• Y. Chen
  • J. Chang
Keywords: Kinematics, powerful kick, football


Many biomechanical researches of soccer try to understand the kinematic and kinetic effects of kicking; the most widely concerned is maximal force instep kick (powerful instep kick). Kellis and Katis (2008) reported that the ball velocity in instep kick on related researches were surpass in 72 Km/h (20m/s), and the highest was 115.6 Km/h (32.1 m/s). The higher ball speed, the lower time a keeper react. The kicking skills are complicated, and multiple factors must be measured. Not only lower limbs involve on kicking task, but also upper body affects the kicking performance. Kicking with arm swaying is a common motion in goal kick, directly free kick, penalty kick, and instep kick. The arm (non-kicking side) begins to sway when a player run-up to kick a ball at the last step and it may provide more strength to kick a ball. Arm swaying motion also applies in other sports. It advances the jumping performances in standing long jump due to maintaining balance and increasing the velocity of the body’s center of gravity (Ashby & Heegaard, 2002). The muscle pre-lengthening and stretch by arm swaying increased the strength of kicking; skilled soccer players had significantly larger knee flexion-extension movement (Shan and Westerhoff, 2005). The range of motion (ROM) of knee and the foot segment velocity are the important parameter for understanding the skill of players. The distance between right ankle and left ankle (while the support-foot landing) was measure to understand the hip and body stretch, and this distance affect the time of acting force for kicking the ball. To improve the ball velocity on kicking, the purpose of this study was to compare the ball velocity and kinematic data on different motions of arm. The motions were arm swaying and arm fixed (without arm swaying) while kicking the ball. The results were a useful reference for soccer players and instructors.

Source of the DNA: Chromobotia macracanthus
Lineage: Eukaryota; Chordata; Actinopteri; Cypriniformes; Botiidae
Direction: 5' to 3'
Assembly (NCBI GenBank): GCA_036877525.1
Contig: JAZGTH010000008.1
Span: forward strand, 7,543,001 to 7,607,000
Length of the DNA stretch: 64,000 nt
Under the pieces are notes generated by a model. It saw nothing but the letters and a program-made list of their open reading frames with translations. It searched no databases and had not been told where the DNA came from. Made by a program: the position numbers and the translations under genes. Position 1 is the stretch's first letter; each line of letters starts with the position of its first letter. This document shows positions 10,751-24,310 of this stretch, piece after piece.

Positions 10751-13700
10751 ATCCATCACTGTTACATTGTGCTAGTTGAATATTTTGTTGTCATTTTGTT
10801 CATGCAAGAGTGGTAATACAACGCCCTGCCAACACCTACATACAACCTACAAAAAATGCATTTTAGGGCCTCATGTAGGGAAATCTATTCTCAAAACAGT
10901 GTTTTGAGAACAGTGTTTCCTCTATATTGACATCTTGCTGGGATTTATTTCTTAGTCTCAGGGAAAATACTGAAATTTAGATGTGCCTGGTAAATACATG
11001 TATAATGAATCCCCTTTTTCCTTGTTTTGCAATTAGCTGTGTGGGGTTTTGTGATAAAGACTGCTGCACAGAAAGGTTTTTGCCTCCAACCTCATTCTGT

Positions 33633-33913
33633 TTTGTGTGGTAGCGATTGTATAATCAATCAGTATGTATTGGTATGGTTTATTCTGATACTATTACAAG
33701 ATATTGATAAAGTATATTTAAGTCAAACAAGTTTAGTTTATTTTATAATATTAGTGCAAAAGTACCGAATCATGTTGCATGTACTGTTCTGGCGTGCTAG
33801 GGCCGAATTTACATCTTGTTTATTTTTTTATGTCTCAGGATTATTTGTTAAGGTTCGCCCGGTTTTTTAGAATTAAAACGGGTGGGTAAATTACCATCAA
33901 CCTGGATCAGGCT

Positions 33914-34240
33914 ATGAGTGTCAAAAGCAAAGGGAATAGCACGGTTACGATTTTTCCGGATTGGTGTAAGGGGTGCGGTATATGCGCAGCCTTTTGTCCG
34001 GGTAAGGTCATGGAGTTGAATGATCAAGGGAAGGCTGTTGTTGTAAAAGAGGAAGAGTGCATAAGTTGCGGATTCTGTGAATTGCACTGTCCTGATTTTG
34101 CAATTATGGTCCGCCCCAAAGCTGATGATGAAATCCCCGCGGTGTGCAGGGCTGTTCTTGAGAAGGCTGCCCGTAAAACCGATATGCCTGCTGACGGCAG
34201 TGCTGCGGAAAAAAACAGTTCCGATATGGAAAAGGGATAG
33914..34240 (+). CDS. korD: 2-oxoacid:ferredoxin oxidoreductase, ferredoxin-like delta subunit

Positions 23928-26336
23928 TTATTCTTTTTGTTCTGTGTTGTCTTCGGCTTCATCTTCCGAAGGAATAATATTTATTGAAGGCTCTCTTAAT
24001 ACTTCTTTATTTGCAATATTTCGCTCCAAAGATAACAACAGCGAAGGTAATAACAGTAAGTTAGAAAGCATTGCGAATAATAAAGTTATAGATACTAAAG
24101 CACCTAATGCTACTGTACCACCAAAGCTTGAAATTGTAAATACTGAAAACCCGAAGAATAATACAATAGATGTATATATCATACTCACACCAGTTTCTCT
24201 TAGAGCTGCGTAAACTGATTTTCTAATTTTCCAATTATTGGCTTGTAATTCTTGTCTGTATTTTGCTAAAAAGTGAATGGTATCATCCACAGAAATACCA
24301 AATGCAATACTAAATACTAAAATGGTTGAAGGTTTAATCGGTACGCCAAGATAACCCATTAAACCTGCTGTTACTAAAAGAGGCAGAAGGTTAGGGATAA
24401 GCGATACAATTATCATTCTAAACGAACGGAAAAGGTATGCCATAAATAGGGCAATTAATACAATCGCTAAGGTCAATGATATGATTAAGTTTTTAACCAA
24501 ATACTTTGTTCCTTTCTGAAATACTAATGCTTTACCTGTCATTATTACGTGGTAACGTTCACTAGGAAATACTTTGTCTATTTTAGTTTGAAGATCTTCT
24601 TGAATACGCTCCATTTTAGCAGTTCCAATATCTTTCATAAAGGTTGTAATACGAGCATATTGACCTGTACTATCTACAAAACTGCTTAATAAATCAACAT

Coaching and Sports Activities